eorr0,r0,r4 @r0 =a^b
and r0,r0,r5 @r0=(a^b)&(c+d)
ldr r1, [sp, 16] @ Load "e" into r1
@ "e" was at [sp,0] upon entry
to the function, after the
stack
@ adjustments it is at [sp, 16]
mulr0,r0,r1 @r0 =((a^b)&(c+d))*e
add sp, sp, 4 @ Prepare to pop registers
ldmfd sp!, {r4, r5, pc} @ Restore r4 and r5 and return
to caller with the return
value in r0
.type func, function
.size func, .-func

The .type and .size directives set the size and type fields for thesymbol in the ELF file corresponding to “func”. Smart linkers that arecapable of optimizations may need this information to properly optimizethe code, and it helps debuggers understand the code, too.

Preprocessed assembly
Preprocessedassembly code is assembly code that is run through the C preprocessorbefore being assembled. This allows the conditional inclusion and macroexpansion capabilities of the C preprocessor to be exploited in theassembly file.

To instruct the GNU toolchain to preprocess an assembly file, givethe file an .sx extension, and use the driver to invoke the assembler.Defines may be passed along as they would to a C/C++ file. For example:

gcc-arm-eabi –DCHECKED –DSIZE=400 asmfile.sx –c   

With the Green Hills toolchain, the assembly file may either be given anextension of .arm, or the –preprocess_assembly_files option may be usedto preprocess an assembly file whose extension is .s. For example:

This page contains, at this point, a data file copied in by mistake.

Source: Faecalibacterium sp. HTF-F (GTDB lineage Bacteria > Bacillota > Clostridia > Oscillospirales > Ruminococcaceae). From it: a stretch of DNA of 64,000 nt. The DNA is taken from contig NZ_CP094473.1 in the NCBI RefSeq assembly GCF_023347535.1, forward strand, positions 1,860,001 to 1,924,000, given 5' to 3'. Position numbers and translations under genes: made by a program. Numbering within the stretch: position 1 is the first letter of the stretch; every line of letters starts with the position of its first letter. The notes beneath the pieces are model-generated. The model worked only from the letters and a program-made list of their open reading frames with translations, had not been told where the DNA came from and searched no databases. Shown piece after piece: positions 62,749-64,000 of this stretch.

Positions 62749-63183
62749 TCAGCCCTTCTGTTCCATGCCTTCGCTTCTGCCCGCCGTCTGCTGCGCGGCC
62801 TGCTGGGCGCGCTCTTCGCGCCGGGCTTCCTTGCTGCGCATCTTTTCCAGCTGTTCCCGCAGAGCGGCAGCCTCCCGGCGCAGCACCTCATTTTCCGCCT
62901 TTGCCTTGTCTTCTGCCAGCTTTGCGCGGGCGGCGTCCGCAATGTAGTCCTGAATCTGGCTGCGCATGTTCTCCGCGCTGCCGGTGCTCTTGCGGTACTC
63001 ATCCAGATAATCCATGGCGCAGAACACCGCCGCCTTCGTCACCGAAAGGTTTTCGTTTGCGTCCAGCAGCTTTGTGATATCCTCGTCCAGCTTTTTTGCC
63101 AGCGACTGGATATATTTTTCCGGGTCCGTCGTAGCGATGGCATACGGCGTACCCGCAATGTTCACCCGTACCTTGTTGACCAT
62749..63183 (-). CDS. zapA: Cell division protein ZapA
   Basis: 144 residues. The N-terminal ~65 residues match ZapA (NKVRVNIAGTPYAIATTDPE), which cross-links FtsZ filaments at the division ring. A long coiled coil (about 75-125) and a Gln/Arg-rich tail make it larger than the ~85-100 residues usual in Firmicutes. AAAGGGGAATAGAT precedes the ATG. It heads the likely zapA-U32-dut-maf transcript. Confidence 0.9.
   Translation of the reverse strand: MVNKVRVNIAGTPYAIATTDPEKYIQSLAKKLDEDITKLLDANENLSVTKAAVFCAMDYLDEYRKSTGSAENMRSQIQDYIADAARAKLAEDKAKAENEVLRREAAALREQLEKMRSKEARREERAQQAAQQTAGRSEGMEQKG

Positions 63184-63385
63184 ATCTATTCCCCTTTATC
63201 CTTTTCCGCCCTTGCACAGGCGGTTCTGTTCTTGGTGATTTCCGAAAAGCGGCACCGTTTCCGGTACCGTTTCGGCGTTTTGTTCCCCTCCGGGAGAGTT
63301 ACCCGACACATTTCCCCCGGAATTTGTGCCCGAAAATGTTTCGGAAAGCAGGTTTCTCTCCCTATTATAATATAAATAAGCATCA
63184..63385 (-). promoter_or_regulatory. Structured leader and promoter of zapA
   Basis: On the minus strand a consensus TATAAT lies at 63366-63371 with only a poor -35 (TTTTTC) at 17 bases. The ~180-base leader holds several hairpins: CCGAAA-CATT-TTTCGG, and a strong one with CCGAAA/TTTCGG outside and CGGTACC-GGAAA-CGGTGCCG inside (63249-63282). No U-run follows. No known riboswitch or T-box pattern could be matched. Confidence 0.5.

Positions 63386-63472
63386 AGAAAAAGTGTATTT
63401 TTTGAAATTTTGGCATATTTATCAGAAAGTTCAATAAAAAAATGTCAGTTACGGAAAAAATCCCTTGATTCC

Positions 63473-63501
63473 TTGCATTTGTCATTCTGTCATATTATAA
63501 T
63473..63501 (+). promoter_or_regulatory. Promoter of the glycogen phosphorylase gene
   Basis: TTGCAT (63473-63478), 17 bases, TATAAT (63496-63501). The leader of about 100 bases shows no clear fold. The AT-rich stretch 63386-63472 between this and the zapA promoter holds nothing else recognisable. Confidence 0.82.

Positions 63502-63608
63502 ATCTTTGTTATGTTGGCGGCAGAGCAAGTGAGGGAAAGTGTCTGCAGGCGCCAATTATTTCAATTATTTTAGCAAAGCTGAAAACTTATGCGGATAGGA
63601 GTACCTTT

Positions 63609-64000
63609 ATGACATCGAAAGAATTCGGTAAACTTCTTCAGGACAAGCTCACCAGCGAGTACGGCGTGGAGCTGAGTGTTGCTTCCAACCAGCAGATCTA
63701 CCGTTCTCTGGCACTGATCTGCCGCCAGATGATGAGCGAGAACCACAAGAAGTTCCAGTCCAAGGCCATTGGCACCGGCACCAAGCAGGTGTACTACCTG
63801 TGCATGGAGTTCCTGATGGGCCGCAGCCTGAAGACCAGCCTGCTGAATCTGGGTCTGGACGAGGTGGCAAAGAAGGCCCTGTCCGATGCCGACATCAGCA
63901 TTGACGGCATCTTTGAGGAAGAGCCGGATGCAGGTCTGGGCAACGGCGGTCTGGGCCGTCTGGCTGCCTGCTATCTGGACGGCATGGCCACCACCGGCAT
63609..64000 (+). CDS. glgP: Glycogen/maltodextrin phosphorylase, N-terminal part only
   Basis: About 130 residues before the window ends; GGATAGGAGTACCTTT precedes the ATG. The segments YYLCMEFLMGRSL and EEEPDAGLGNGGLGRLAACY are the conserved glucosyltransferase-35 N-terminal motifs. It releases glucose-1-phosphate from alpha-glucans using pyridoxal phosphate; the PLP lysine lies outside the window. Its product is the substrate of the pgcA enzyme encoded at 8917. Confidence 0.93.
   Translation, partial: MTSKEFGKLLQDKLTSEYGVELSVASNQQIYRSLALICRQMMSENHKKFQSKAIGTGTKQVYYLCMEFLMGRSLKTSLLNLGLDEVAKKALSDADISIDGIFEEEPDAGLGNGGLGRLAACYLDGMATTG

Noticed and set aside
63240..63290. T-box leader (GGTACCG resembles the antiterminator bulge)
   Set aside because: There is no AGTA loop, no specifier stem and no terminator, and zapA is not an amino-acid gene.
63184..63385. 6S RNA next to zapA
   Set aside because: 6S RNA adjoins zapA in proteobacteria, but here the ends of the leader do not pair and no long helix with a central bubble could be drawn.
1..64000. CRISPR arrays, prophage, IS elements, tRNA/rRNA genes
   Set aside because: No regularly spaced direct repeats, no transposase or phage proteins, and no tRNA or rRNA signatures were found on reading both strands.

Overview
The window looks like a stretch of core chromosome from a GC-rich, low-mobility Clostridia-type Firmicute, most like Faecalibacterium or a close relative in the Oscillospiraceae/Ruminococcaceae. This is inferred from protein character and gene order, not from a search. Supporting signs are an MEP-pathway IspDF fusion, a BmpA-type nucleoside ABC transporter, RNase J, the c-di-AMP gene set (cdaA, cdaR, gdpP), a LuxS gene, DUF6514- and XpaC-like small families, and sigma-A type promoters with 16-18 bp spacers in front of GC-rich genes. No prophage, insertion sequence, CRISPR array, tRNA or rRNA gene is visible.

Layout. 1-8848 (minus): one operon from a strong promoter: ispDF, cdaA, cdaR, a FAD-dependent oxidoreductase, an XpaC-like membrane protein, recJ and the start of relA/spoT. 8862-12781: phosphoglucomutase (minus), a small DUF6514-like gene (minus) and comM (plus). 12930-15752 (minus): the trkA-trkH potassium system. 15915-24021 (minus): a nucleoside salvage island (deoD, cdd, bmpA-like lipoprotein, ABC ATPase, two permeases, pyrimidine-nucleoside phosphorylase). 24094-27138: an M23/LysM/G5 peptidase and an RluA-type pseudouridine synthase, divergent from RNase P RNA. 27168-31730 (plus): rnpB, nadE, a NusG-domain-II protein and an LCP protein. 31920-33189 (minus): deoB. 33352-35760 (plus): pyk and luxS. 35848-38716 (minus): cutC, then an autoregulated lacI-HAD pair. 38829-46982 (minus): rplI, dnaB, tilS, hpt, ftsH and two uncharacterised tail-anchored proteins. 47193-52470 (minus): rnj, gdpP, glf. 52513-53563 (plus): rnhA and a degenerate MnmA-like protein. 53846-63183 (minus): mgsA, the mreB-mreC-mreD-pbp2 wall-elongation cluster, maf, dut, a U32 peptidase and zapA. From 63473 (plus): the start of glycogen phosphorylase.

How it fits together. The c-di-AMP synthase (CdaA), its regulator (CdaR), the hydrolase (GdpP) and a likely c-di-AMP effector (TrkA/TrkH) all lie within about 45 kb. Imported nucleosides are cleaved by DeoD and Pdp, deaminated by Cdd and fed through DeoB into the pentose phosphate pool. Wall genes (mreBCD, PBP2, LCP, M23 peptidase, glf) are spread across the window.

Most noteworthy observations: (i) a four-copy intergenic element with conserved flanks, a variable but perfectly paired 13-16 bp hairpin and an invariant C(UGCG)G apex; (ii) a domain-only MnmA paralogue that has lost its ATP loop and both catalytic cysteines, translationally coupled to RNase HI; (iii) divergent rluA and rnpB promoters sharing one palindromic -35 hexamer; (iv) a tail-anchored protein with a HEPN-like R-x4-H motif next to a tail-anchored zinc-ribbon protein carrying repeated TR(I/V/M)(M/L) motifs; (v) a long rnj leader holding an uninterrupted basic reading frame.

ccarm –DCHECKED –DSIZE=400 asmfile.arm –c   

or:

ccarm –DCHECKED –DSIZE=400 –preprocess_assembly_files 
asmfile.s –c

Assertions
Assertions are a keyingredient for reliability. They can be used to verify assumptions inyour code.

Static assertions are assertions that must be evaluated atcompile-time by the compiler or assembler. Static assertions may beimplemented in C or C++ as:

#define STATIC_ASSERT(x) extern char __TEMP_ARRAY[ 
((x) != 0) ? 1 : -1]

When this macro is invoked with an argument that is a nonzero compiletime constant, the macro expands to a definition of an array with size1. The compiler accepts this without complaint. When this macro isinvoked with an argument that is a compile time zero, the macro expandsto a definition of an array with size -1. The compiler rejects this.Similarly, when the macro is invoked with an argument that is not acompile time constant, the array is declared with a non-constant sizeand the compiler reject this. The net result is that the invoking the STATIC_ASSERT macro will resultin an error unless it is invoked with a non-zero (true) constant value.

A static assertion may be effected in assembly as:

.macro static_assert value 
.if value == 0
Assertion_failed @ Will not assemble
.endif
.endm

This may be used to test the value of parameters and assemblervariables. For example:

static_assert VAL < 15